Each year from the second Sunday in March until the first Sunday in November, clocks, watches, computers—anything to do with the time of day—are set to Daylight Savings Time (DST), or one hour ahead of Standard Time (ST). Except for most of Arizona, we’ll get that hour back during the wee hours of Sunday morning, November 5, as DST yields back to Standard Time.
What is the leading cause of house fires in the United States? According to the National Fire Protection Association (NFPA) statistics compiled from 2011-2015, a whopping 43 percent of the nearly 360,000 house fires responded to by U.S. fire departments were caused by cooking equipment, followed by heating systems/furnace, 15 percent; electrical systems and lighting equipment, 9 percent; arson, 8 percent; and smoking materials, 5 percent. Other fire causes included unattended candles, dryers and washing machines, lightning, children playing with fire, Christmas tree lighting, and faulty fireplaces.
There are many expenses that come with buying a home. One of the most important is homeowners insurance. While it’s natural to wonder whether this expense is necessary, there are many reasons why it is a crucial protection for any homeowner. Here are a few important things buyers should remember about homeowners insurance:
Here is a scenario that occurs more often than you might think.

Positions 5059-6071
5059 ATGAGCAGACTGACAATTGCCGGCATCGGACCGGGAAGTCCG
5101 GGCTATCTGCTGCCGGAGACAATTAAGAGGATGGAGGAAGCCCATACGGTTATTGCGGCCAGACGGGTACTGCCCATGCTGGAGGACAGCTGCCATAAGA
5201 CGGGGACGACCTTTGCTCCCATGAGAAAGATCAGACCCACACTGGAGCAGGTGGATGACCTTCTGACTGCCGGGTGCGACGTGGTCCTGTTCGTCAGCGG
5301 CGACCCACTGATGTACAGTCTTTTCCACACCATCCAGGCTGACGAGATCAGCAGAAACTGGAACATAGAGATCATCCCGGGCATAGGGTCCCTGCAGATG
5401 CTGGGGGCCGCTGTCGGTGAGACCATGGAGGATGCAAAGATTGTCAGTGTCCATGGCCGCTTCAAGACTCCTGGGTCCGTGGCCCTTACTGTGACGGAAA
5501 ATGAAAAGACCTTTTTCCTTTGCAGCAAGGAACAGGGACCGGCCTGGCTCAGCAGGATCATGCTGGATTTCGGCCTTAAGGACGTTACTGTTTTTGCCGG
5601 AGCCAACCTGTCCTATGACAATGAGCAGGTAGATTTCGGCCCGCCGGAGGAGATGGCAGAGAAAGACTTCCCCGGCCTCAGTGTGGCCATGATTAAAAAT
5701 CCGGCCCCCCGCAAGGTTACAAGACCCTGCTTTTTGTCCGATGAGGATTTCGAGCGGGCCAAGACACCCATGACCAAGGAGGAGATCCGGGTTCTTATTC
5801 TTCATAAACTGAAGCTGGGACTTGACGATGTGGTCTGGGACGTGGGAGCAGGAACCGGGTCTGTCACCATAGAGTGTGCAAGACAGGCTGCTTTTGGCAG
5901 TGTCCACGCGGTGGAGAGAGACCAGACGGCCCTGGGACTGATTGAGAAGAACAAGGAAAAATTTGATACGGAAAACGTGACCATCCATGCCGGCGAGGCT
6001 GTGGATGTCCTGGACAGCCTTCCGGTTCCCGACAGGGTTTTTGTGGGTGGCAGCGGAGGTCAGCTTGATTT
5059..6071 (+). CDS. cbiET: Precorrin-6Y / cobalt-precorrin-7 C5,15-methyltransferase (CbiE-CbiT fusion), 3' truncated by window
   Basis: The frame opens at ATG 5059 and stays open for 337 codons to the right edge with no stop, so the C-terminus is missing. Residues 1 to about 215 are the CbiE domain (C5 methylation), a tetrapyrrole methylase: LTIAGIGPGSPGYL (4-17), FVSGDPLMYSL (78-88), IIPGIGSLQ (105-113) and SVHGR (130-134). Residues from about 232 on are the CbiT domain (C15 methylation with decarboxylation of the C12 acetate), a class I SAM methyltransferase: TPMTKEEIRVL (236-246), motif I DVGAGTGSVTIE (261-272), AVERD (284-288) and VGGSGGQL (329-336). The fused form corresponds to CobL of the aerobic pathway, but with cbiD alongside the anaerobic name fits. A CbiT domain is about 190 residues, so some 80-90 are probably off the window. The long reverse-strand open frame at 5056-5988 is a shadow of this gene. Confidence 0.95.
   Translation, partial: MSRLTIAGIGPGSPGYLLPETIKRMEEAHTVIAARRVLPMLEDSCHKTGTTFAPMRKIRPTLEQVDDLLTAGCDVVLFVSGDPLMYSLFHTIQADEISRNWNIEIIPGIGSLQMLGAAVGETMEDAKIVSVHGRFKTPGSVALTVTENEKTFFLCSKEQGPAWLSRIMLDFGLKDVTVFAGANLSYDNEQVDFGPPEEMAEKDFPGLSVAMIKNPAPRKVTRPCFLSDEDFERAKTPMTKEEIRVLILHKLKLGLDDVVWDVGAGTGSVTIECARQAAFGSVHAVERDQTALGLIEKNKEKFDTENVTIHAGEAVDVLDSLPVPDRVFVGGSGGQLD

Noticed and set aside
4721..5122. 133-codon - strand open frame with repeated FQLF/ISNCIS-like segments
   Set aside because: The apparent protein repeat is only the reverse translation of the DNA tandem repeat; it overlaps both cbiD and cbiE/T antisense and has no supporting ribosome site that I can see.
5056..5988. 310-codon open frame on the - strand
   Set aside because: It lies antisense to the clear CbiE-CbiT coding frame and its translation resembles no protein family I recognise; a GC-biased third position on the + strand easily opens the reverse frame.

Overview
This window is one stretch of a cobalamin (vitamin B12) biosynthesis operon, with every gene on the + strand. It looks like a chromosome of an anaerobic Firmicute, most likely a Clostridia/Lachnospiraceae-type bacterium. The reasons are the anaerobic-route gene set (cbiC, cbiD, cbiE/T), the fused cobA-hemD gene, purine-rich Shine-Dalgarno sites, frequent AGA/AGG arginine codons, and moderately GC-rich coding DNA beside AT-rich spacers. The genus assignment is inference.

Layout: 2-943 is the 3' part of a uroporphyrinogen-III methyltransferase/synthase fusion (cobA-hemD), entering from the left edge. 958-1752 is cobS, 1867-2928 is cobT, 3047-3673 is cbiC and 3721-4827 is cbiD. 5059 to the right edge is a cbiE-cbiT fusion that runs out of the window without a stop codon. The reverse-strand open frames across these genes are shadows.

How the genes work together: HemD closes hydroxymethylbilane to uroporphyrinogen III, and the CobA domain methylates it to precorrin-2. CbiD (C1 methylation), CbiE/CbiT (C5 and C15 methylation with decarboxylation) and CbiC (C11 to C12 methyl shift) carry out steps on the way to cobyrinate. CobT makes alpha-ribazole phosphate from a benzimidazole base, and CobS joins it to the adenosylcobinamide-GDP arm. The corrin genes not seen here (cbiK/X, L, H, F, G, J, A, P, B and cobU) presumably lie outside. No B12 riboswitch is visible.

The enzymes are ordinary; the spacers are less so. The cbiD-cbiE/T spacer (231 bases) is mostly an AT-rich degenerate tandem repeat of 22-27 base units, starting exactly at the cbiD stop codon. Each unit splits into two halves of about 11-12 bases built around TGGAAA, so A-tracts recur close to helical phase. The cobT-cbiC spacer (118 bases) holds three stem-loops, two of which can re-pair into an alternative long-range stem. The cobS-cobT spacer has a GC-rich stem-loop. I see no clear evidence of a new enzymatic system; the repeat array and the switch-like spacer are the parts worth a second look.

If you’re a property manager, real estate developer, attorney or commercial property owner, dealing with a rental property fire claim can be overwhelming. So can navigating the claims process with your insurance company. But knowing what to do in that process and when will surely help ease some stress. Here are some of the things you need to address as a landlord when there is a rental property fire claim.
You won’t find June 28 celebrated with parades, festivals or fireworks. In fact, the only people who give a rat’s tail about National Insurance Awareness Day are those who work in the insurance industry — and most of them don’t even care.
When a hailstorm strikes, it can batter roofs, shred screens and siding, and smash windows. Getting fully compensated for even glaring hail damage from your commercial, BOP or homeowners insurance policy is a challenge. Achieving a fair settlement for anything less than glaring damages can be a nightmare.
Major rain events — like the ones that have been plaguing Wisconsin this summer — get insurance companies busy denying homeowners insurance claims based on water-related policy exclusions.
Continuing the discussion about water damage insurance claims, Attorney Edward Beckmann, of Helmuth and Johnson, contributed the following guest posting about his favorite insurance law tongue twister: the anti-concurrent cause clause.
As public insurance adjusters, we have the benefit of knowing we will help every policyholder who brings us in to their fire damage insurance claim. It may be the only reason our team can take the heartache of seeing family after family who lost everything they have to fire.